Directed by Steven Spielberg
Screenplay by Peter Benchley and Carl Gottlieb
Based on Benchley’s novel
Just when you thought it was safe to buy the Jaws (Anniversary Collector’s Edition) DVD out comes the Jaws (30th Anniversary Edition).
The film is an all-time classic, ranking #48 on AFI’s 100 Greatest American Movies list. It is a thrilling adventure in the grand tradition of “man vs. nature” films, such as Hitchcock’s The Birds, creating a new standard to which all later films would be compared. It was so successful that it led to three sequels, which got progressively worse, and B-movie rip-offs like Piranha.
Jaws won three Academy Awards for Editing, Best Sound and Best Music, Original Score by John Williams. It was nominated for Best Picture alongside Kubrick’s Barry Lyndon, Lumet’s Dog Day Aftenoon, and Altman’s Nashville with Forman’s One Flew Over The Cuckoo’s Nest winning the award. 1975 was a year when the normally trite phrase, “It’s just an honor being nominated,” was a truism.
Jaws was the first to gross over $100 million as fans returned to relive the scares and excitement. The film put Spielberg on the map as a director and started an impressive run of hits. Along with Star Wars IV, it has been blamed by some for turning Hollywood into a soulless machine that churns out vapid blockbusters, but that is certainly not the fault of Spielberg and Lucas, even though they are responsible for cranking out their fair share of duds. Hollywood has always been about making money ever since its inception.
The problem with Hollywood is that moviemakers who have tried to mimic these two films have focused on the spectacle and thrills, not realizing that what draws people to the films are well-written stories. The situations are believable, the characters are intriguing, and the dialogue is captivating. If the audience doesn’t relate, it won’t care about the outcome.
For those who haven’t seen the film, it is about a ragtag team, comprised of three very different men: Quint, the crusty sea captain, Hooper, the scientist, and Brody, the policeman from New York City who can’t swim. They have to deal with a giant great white shark that is eating its way through the population of Amity. Jaws is similar to Stephen Crane’s story Open Boat in that the survivors do not turn out as expected from what we know of the characters.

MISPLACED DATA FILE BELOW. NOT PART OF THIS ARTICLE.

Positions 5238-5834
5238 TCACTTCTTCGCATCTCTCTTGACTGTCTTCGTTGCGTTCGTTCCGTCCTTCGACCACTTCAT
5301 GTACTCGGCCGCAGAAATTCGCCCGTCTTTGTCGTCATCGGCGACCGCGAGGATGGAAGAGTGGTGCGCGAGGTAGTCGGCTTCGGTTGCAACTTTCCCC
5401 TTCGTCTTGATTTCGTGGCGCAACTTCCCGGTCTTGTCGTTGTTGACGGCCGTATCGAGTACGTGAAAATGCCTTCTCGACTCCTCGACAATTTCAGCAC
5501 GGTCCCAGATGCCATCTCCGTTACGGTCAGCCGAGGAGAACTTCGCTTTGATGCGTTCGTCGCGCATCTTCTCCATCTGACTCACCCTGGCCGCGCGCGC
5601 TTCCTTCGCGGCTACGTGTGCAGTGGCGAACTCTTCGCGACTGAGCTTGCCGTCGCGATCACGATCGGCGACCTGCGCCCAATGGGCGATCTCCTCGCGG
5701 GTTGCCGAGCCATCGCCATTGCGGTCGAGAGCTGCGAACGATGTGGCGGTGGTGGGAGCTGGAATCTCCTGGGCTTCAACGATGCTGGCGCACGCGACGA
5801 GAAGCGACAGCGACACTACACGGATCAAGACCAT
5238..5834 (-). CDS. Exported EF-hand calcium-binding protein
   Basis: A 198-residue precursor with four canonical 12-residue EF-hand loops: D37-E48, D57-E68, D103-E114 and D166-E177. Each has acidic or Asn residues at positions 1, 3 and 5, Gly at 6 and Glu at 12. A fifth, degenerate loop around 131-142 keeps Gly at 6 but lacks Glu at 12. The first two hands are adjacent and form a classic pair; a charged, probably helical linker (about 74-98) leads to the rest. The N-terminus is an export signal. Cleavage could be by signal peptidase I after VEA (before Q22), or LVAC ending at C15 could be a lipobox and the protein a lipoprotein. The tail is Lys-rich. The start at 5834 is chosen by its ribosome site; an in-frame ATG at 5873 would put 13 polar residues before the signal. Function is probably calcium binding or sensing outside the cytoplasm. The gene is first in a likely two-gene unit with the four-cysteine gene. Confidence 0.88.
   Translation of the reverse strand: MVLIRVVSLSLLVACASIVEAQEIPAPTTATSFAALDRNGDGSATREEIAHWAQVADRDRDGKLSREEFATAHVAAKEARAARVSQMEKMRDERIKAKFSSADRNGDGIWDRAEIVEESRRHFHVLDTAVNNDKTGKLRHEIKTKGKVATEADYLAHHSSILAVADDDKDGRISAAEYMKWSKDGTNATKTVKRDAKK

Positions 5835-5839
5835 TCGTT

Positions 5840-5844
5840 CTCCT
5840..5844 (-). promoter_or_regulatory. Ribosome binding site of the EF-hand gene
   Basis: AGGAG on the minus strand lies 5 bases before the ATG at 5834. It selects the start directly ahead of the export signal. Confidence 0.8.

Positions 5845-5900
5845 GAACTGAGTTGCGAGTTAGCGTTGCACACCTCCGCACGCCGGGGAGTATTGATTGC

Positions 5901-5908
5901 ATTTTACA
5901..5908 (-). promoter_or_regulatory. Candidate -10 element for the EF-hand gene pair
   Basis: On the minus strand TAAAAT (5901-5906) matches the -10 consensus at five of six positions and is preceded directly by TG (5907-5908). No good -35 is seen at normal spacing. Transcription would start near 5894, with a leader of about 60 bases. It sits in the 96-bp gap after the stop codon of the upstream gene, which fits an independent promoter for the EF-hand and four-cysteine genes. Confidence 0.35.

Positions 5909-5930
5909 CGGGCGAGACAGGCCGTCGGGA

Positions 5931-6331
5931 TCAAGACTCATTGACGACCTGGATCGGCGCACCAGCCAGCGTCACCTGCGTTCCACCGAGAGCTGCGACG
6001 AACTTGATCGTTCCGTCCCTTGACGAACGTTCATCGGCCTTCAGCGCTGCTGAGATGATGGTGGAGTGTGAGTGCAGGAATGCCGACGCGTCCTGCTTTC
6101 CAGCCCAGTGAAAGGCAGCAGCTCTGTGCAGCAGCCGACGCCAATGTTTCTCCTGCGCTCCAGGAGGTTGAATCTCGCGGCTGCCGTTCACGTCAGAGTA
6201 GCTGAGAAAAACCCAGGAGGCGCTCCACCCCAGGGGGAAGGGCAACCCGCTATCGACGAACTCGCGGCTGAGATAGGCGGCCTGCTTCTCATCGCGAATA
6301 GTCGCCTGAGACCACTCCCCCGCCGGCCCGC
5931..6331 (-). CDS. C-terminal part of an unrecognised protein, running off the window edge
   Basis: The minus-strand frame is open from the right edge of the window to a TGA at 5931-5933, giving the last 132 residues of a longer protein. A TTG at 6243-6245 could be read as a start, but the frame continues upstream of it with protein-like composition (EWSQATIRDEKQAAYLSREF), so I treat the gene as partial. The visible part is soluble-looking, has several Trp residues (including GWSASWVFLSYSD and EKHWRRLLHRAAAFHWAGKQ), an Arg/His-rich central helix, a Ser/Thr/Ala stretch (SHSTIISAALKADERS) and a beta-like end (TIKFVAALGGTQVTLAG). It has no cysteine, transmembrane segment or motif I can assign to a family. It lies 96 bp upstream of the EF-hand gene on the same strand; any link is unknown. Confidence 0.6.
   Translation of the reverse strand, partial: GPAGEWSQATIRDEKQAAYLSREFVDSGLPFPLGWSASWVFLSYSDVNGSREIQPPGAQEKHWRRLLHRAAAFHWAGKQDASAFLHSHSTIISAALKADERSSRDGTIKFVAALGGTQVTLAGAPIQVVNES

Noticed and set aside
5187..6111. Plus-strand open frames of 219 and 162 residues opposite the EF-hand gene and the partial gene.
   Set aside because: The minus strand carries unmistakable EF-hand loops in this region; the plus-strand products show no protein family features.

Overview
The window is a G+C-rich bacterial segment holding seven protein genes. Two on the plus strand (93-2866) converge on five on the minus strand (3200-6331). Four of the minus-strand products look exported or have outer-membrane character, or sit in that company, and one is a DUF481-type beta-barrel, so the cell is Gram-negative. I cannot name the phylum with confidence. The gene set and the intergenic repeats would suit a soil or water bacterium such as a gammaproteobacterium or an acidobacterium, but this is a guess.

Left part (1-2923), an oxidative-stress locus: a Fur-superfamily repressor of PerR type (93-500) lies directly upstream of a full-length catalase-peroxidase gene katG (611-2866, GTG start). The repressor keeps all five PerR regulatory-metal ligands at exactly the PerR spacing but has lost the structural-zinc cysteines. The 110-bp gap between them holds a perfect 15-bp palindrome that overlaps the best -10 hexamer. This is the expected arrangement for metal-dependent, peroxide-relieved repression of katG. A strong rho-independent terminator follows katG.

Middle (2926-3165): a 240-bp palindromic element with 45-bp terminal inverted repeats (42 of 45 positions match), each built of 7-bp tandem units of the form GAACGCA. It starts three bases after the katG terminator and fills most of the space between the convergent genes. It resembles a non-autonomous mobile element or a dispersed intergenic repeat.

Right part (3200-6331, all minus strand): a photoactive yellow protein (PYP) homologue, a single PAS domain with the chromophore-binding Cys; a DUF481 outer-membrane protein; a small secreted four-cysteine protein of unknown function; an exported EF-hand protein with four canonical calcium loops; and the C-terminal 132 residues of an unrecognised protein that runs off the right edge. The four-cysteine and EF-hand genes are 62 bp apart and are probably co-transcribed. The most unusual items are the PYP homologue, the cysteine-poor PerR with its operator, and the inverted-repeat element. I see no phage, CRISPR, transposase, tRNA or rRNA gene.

In honor of the 30th anniversary of Jaws, or for more the cynical of you, since Universal found more Jaws-related material in the vaults, it has been re-released on DVD. The video is still presented in glorious Anamorphic Widescreen 2.35:1, so you get to see the film as it was shot and intended to be seen. Unfortunately, the suits would rather make money than elevate society, so there is a Full Screen version as well. For audiophiles, the sound has been upgraded, making it now available in Dolby Digital 5.1 for English, Spanish and French, DTS 5.1 Surround Sound and Dolby Digital 2.0 Mono for English.
Since the film is the same, the Special Features is where the discs can stand apart, but the material is pretty much the same. They both show storyboards and drawings as well as production photos and marketing materials. There are also deleted scenes and outtakes that are pretty forgettable.
The Making of Jaws feature from the previous DVD has been doubled in length into a two-hour documentary. The interviews of Spielberg, actors Richard Dreyfuss and Roy Scheider, the producers Richard Zanuck and David Brown, the screenwriters Benchley and Gottlieb, and first shark victim Denise Cheshire are from 1995. They provide quite an in-depth look at the film from selling the rights to the novel to the film’s release in theatres. The stories are very informative and fascinating.
In regards to unique features, the 30th DVD has a nine-minute BBC report from the set during the making of the film. A young Spielberg is shown dealing with the struggles of the shoot and is interviewed. It is an amazing find. There is also a little photo journal with stills from the film and behind the scenes. Quotes appear from the film and The Making of Jaws.
The previous edition has a lame trivia game about the movie that you can’t lose. If clues are needed, the game shows scenes from the film and DVD extras. There’s also the film’s trailer and a feature called “Shark World” that provides stills with info about sharks. I’m not sure why these items on the previous edition couldn’t have been included on the 30th DVD.
The film is must-have for any collection. Those who own the previous DVD don’t need to upgrade unless they are very serious about audio or are serious Jaws fanatics. I would recommend they rent the DVD just for the extras.
Edited: Tan The Man